Some while ago I did an interview with Siân Ede, Director of Arts at the Gulbenkian Foundation. This week I finally got around to transcribing it and posting it up on the main arts and ecology website. She was particularly smart when it came to addressing the objectives of the RSA Arts & Ecology website here:
People think there must be a use for art in issues around the environment – and we believe there is – but quite often they misconstrue what that use is.
Yes. Artists never use the word “use”. What Kant says about art is it’s purposiveness without a purpose. And it is a response to the world in any number of interesting different ways because all the artists are looking at it slightly differently. So there is a fundamental problem for me, and I think for the RSA too, and for the Arts Council, about asking artists to make things that have a utility, that are issue-based, in the jargon. You’ll get people like Cornelia Parker saying “as an individual I am very moved by the politics and the ethics
of environmental issues, but I can’t do that in my art.” It’s not how it works. Because the arts are much more complex and do not have a particular purpose.
Obviously there will be some artworks that have a particular purpose, and interestingly the attitude to nature that we hold enshrined because of Romanticism, means that we are now aware that nature is no longer the nature that it was. Romanticism came about in response to the industrialisation of the countryside. Now we know nature is no longer the sublime, the transcendent, the beautiful, the God-given. It is tainted. It is sad. It is ending.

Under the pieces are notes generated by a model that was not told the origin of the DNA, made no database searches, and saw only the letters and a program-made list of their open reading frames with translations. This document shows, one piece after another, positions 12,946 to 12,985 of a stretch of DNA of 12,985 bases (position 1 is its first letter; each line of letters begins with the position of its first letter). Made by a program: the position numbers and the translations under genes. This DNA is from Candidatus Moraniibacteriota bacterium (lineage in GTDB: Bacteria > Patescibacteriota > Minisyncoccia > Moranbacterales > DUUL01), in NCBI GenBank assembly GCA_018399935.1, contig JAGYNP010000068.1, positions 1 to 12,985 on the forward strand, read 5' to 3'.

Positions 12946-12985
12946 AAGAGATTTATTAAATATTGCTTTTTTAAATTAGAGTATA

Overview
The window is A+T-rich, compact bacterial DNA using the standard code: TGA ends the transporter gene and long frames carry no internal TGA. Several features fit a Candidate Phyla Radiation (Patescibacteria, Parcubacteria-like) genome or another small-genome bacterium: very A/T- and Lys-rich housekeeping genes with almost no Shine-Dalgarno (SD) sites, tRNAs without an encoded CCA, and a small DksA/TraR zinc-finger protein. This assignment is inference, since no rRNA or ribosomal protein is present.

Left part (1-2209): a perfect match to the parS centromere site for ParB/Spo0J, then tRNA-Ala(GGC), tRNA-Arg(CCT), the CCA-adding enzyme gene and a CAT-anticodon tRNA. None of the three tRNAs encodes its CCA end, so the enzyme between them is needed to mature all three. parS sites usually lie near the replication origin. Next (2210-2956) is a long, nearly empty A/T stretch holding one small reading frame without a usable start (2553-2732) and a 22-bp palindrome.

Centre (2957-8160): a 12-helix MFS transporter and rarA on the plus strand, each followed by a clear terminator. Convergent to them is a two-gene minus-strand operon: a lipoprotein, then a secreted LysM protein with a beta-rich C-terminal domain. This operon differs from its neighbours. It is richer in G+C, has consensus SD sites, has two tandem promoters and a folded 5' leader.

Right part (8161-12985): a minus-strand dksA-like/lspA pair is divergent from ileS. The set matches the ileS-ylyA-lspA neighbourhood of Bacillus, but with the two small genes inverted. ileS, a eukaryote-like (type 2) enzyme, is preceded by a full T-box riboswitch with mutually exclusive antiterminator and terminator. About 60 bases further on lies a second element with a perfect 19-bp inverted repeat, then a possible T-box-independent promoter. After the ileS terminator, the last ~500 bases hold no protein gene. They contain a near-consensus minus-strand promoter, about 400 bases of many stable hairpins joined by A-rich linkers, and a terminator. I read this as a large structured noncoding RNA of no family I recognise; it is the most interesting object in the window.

You can’t say, “Hail to thee, blithe spirit!” any more like Shelley did, without being aware that the lark is in decline. If you read the Shelley again you read it with this new awareness and you bring this awareness to it.
Is there a problem then with a project like Arts & Ecology – or is there only a problem if you think about it in terms of “use”?
Oh, subtle question. I mean, you could say, arts and sport, or arts and economics, couldn’t you? And arts and anything? In fact my book Art and Science is part of a series of books that are art and anything… Art and Medicine, Art and Sex, and in a way you’re just making an interpretive selection. “Ok, let’s look towards all the art that looks at the environment, and look at environmental issues.” Which is different from being an agenda given to artists. Of course, how can you not make art about the environment? Nobody’s isolated.
So Arts & Ecology, or Art and Science, gives you a pair of critical glasses through which to look?
Yes. Yes it does.